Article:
• MHSc thesis supervisor for Diana Gray (2009 to 2011) – Development of Instruments to Assess Physiological and Physical Neck Pain Risk.
  • Natural Sciences and Engineering Council (NSERC). The effect of altering afferent input from the spine and limbs on sensorimotor integration.
    • 2011, $135,000.
  • Australian Spinal Research Foundation. The effect of chiropractic care on cerebellar function.
    • 2011, $80,000
  • Canada Foundation for Innovation (CFI). Principal Investogator (PI)-sole investigator. The effect of altering afferent input from the spine and limbs on central sensorimotor integration.
    • 2010, $49,000
  • Ontario Ministry of Research and Innovation. PI-sole investigator. The effect of altering afferent input from the spine and limbs on central sensorimotor integration.
    • 2010, $49,000
  • Natural Sciences and Engineering Council. PI-sole investigator. The effect of altering afferent input from the spine and limbs on central sensorimotor integration.
    • 2010, $25,000
  • NSERC. PI-sole investigator. The effect of altering afferent input from the spine and limbs on central sensorimotor integration.
    • 2009 , $20,000
  • Australian Spinal Research Foundation Foundation Co-investigator with H. Haavik Taylor. Chiropractic care and Sensorimotor Integration.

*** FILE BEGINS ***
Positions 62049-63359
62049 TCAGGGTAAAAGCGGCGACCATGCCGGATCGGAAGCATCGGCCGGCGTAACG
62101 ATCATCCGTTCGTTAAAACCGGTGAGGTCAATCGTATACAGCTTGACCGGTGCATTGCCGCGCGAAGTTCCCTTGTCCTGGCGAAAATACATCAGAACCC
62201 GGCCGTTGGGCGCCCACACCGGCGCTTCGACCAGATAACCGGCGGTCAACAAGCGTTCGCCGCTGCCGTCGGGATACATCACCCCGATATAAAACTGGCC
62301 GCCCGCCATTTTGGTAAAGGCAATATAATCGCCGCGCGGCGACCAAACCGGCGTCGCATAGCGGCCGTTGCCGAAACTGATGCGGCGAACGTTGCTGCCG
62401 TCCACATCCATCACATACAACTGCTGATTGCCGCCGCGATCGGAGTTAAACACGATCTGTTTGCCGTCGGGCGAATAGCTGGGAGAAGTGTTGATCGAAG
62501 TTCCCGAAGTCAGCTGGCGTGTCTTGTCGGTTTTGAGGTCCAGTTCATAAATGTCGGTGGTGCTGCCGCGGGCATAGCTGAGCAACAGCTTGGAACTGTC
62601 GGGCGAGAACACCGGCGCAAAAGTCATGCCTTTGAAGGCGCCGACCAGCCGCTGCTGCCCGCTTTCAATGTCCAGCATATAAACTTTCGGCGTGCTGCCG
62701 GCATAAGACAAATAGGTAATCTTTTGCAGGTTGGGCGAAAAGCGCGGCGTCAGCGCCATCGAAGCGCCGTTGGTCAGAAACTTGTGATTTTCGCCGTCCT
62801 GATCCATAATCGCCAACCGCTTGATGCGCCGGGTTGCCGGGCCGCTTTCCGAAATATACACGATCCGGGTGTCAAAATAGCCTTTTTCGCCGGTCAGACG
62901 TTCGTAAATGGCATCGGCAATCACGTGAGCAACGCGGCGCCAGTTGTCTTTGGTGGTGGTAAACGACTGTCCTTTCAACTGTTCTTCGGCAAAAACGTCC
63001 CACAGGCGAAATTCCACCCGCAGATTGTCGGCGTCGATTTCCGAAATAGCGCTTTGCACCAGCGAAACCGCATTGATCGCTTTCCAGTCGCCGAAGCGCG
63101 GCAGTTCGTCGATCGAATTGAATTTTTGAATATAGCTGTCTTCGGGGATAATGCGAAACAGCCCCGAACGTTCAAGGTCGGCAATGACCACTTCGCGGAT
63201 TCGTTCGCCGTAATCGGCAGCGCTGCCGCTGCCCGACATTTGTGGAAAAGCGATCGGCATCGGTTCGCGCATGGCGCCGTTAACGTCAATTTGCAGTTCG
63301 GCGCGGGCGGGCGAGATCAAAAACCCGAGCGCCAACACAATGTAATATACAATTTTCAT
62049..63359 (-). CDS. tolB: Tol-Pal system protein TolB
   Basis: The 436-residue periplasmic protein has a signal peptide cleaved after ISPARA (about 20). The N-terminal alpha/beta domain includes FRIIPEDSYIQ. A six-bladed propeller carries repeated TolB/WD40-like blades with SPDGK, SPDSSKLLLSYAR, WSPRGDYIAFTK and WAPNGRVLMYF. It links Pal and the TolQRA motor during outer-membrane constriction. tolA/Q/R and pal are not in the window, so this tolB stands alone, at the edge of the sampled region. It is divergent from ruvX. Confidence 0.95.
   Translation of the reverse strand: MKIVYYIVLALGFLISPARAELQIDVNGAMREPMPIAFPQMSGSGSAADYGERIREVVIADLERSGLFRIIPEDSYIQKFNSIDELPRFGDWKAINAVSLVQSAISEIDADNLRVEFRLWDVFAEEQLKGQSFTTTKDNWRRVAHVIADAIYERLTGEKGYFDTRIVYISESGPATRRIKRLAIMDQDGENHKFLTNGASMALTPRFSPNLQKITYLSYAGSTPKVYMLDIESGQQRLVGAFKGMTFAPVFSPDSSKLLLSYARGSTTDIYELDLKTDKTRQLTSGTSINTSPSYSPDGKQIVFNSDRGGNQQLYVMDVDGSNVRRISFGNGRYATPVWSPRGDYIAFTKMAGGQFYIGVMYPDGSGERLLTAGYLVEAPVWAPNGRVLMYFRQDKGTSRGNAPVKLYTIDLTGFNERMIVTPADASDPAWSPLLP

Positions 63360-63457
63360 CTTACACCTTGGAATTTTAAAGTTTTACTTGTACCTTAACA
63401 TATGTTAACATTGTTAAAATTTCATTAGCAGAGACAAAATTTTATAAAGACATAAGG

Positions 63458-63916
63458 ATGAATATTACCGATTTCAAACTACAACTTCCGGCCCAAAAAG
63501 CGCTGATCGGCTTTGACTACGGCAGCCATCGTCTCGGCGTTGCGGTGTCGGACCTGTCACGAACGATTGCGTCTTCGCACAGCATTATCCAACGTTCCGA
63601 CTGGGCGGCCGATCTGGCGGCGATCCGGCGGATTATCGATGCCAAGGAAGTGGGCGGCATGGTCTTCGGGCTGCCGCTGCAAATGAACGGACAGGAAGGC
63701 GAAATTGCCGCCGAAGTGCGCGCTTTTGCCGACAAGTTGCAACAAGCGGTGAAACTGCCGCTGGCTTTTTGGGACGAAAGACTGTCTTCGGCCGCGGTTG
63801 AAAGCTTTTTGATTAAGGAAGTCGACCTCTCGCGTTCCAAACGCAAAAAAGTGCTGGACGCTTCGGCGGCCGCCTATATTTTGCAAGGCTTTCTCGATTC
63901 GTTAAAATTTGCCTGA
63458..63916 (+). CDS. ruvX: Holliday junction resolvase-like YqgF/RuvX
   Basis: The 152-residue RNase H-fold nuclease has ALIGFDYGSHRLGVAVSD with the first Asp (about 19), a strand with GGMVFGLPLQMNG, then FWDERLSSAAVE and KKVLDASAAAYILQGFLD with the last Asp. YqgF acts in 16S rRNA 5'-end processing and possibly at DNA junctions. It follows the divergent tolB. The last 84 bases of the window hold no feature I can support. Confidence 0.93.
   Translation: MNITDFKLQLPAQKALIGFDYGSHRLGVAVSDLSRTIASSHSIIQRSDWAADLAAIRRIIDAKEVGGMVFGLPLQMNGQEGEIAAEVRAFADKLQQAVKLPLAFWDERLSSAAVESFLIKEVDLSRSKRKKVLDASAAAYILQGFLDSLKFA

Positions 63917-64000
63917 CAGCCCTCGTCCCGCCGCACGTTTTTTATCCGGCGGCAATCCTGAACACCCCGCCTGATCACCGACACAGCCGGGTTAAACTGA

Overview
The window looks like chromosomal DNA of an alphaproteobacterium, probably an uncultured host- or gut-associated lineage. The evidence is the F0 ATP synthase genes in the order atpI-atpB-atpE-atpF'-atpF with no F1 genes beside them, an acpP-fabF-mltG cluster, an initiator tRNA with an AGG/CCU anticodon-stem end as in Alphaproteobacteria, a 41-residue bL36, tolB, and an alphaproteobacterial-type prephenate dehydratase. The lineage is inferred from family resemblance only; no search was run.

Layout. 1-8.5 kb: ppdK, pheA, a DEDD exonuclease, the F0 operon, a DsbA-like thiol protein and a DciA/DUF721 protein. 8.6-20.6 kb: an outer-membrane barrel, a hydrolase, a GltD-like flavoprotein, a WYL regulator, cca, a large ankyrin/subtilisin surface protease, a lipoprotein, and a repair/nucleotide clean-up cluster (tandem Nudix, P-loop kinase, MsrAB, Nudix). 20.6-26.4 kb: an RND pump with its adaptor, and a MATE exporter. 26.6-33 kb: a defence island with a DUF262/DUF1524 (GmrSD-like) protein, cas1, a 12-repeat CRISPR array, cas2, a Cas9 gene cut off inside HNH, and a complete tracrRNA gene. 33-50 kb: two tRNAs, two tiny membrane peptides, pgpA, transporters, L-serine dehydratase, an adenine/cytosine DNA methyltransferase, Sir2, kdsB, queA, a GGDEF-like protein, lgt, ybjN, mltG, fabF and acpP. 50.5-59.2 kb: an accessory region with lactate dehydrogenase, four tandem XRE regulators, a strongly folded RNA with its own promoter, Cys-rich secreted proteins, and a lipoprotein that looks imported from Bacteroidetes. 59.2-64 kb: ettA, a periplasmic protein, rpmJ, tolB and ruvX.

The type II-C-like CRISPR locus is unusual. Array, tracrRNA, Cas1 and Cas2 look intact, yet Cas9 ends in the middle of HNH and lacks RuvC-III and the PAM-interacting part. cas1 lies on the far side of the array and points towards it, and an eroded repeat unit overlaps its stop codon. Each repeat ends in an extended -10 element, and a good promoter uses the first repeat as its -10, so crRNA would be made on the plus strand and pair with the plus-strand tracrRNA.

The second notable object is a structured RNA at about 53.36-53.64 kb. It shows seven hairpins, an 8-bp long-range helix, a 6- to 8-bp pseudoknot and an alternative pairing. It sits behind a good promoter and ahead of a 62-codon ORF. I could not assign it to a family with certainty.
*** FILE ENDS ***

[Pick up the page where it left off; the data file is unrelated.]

• 2008, $45,550 AUS
  • Australian Spinal Research Foundation Foundation. Co-investigator with H. Haavik Taylor and K. Holt, Sensorimotor Integration and falls in elderly. 
    • 2008, $39,315 AUS
  • Australian Spinal Research Foundation Foundation. Principal investigator with H. Haavik Taylor and J. Kruger, co-investigators/The effects of lumbopelvic adjustments on the function of the pelvic floor muscles.
    • 2007, $37,000
  • Auckland Medical Research Foundation.  PI-Travel grant. International Brain Research Organization World Congress Travel Grant.
    • 2007, $2,000
  • University of Auckland- Reseacher’s Strategic Support Initiative Awards. PI. The effect of exercise on cortisol levels and neural function.
    • 2007, $35,000
  • Australian Spinal Research Foundation. PI. P. Marshall-co-investigator, Rehabilitation and Neck Pain.
    • 2005, $42,283
  • University of Auckland Staff Research Fund. 

Sole investigator

  • Pelvic Floor Function in Elite Female Athletes imaged using magnetic resonance imaging and 3-D ultrasound.
    • 2005, $12,000
  • Auckland Medical Research Foundation. PI-travel grant. Travel grant to Movement Dysfunction conference in Edinburgh.
    • 2005, $2,000
  • Foundation for Chiropractic Education and Research. PI-travel grant.Travel grant to Movement Dysfunction conference in Edinburgh. 
    • 2005, $2,000

Involvement

  • Selected publications
    • Zabihhosseinian, M., Holmes, M., Murphy, B. (2015) Alteration in upper limb proprioception with altered afferent input due to neck fatigue. Experimental Brain Research; 233(5):1663-75.
    • Zabihhosseinian, M.*, Holmes, M., Ferguson, B*. Murphy, B. (2015) Neck Muscle Fatigue Alters the Cervical Flexion Relaxation Ratio in Sub-Clinical Neck Pain Patients. Clinical Biomechanics. Jun;30(5):397-404. doi: 10.1016/j.clinbiomech.2015.03.020. [Epub ahead of print]